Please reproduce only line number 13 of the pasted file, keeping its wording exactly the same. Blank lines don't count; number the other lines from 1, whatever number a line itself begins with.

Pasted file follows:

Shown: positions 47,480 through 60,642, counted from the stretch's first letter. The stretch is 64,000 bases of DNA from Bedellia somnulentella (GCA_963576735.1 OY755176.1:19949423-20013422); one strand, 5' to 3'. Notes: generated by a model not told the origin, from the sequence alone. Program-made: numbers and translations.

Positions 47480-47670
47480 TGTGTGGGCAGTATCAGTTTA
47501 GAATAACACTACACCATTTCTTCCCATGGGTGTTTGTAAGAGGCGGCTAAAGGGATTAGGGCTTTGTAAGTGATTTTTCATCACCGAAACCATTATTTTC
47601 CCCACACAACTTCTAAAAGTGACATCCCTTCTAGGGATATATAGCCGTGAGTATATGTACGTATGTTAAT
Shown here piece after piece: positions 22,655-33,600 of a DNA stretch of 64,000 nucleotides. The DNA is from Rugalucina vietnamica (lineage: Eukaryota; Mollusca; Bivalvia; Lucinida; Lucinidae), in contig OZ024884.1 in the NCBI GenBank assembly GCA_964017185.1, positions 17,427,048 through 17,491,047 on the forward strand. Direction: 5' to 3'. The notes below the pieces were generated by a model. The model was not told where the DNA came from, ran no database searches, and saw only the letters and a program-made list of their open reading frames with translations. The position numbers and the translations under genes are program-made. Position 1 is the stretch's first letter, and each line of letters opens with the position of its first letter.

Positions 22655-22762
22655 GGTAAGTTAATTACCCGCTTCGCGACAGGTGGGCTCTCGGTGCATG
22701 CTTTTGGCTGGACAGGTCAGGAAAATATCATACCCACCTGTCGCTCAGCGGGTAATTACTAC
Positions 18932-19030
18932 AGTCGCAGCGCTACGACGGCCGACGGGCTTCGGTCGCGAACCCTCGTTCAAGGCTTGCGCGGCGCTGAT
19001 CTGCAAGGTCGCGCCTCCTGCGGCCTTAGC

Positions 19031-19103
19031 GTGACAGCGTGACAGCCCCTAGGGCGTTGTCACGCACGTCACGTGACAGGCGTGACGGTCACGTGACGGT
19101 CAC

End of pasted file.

Positions 19031-19103